Shtissel, Chaim Potok, and Me

My husband and I are finally watching the long-awaited third season of Shtissel, an Israeli TV series about an ultra-Orthodox Jewish family living in Jerusalem. It’s a world most of us have never encountered. Although once you’re hooked, and you will be, trust me, the family’s trials and triumphs are universal. Shtissel is an artist, a painter. In his community that’s well-nigh verboten. Graven images and all that. This is a community where the men are expected to devote themselves to studying and living God’s Torah. Painting? Anathema. Nevertheless Shtissel walks the difficult middle path between two worlds.

My husband and I were talking about Shtissel’s dilemma which made me think of Chaim Potok’s novel, My Name is Asher Lev. The eponymous Asher Lev is a struggling artist. Like Shtissel, he is caught between his community’s expectations and his determination to answer his soul’s call to paint. Thinking of Potok’s novels reminding me of the days I worked as the receptionist for Alfred A. Knopf, Inc. which at the time was coming out with Potok’s book Wanderings, A History of the Jews.

Not all of Knopf’s authors noticed the receptionist as anything but a lowly cog in the finely-assembled publishing house. But Chaim Potok took notice. He was always kind, always patient. He had       a gentle smile and a gentle manner. I was over-the-moon starstruck to meet the author of the novels I had devoured in high school. Our paths crossed twice more. In 1998 the author’s short story collection, Zebra and Other Stories, had just come out. I took my son, then 14, to hear and meet Potok at our Barnes and Noble. After his book talk, he was every bit as gracious to us as he autographed his book and chatted with us for a minute or two.

A year or so later I took a chance and wrote the author, asking him to consider writing a blurb for my book This Jewish Life. I knew it was a long shot and indeed he demurred. I still have his letter a reminder of a gentle man who cared as much about Jewish life and art as he did about treating his publisher’s receptionist with dignity and kindness.

Photo of Chaim Potok by Monozigote is licensed under CC BY-SA 4.0.
Photo of Debra Darvick courtesy of Martin Darvick.

What Comes First, The Answer or the Question?

In synagogue last week, we read a passage from Samuel that left us stunned by the unfairness it recounted. Uzzah and his brother Ahio were charged with transporting the Holy Ark of the Covenant from one place to another. When the ox pulling the cart in which the Ark was being transported stumbled, Uzzah reached out and touched the ark to steady it. Touching the Ark, to which was affixed the Divine Name, was a no-no of Leviathan proportions. Immediately, God struck Uzzah down “on the spot.”.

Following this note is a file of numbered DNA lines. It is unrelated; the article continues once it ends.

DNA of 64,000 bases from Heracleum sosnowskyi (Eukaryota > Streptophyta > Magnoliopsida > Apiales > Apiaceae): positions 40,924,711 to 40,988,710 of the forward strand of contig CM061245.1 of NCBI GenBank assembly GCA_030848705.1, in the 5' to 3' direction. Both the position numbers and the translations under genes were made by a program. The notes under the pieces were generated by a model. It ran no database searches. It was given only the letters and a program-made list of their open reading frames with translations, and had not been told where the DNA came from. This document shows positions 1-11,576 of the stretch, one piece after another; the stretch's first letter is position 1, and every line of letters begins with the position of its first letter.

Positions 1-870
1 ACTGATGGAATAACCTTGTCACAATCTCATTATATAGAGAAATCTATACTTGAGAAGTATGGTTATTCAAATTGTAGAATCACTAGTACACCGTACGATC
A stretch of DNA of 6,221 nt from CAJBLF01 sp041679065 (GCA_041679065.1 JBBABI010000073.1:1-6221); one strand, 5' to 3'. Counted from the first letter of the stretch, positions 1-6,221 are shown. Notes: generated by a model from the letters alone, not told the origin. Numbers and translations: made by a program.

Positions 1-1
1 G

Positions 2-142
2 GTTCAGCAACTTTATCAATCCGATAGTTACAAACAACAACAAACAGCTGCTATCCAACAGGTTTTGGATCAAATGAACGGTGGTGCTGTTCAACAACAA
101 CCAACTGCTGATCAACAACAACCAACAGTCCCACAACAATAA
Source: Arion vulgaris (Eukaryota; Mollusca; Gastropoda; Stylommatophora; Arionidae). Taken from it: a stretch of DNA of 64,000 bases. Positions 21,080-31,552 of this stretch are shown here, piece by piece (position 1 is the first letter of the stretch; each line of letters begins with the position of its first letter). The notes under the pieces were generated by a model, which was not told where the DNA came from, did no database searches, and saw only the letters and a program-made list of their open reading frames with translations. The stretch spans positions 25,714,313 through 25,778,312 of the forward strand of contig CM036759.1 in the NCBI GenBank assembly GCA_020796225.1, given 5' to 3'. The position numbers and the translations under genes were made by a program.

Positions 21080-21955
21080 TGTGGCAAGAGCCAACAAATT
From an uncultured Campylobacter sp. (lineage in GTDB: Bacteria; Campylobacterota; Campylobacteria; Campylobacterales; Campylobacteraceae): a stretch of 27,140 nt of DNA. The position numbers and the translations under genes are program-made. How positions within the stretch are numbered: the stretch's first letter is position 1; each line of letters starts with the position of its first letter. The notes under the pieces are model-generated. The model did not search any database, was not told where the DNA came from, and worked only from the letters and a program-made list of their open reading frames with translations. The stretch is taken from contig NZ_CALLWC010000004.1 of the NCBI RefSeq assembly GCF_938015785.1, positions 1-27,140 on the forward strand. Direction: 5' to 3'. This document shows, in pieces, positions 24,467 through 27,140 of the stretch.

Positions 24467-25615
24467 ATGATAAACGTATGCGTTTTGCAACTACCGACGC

What? Why? How unjust! How unfair! Would it have been better to let the Ark fall? To wait a beat or two to see if the ox would steady itself thus putting the cart before the Ark? The more my friend and I kept at it, I realized that perhaps the finding of an answer was less important than the actual search for an answer.

How could God do that? has kept students and scholars discussing this and other impenetrable questions for millennia. Arrive at an answer and you move on, putting the question aside once and for all. But if you are returned to the struggle time and again, different insights can arise. A conversation with a different friend can shed new light and/or perspectives. Pat answers close a door; the search for answers props doors, and minds, open for as long as it takes. Sometimes it takes forever.

Then again, some questions are simply unanswerable. I no longer grapple with, Why the Shoah?* God is either all knowing and powerless or powerful and indifferent. Neither option invites relationship. My answer to that question is this: my puny human spirit-mind is beyond understanding such impenetrables. Think Jack Nicholson on the stand in A Few Good Men. The answer is a truth I cannot, and have not been created to, handle. Some may call mine the coward’s way out. I prefer to think of it as setting aside the impossible to leave energy for taking on the possible.

God’s first question to Adam, indeed the first question in the Hebrew Bible is Where are you? The Divine had caught wind of Adam and Eve’s encounter with the snake and their alfresco fruit sampling. Centuries of answers grapple with that question. Where are you? invites a lifetime of answering, discovering within hidden wells of strength and potential growth.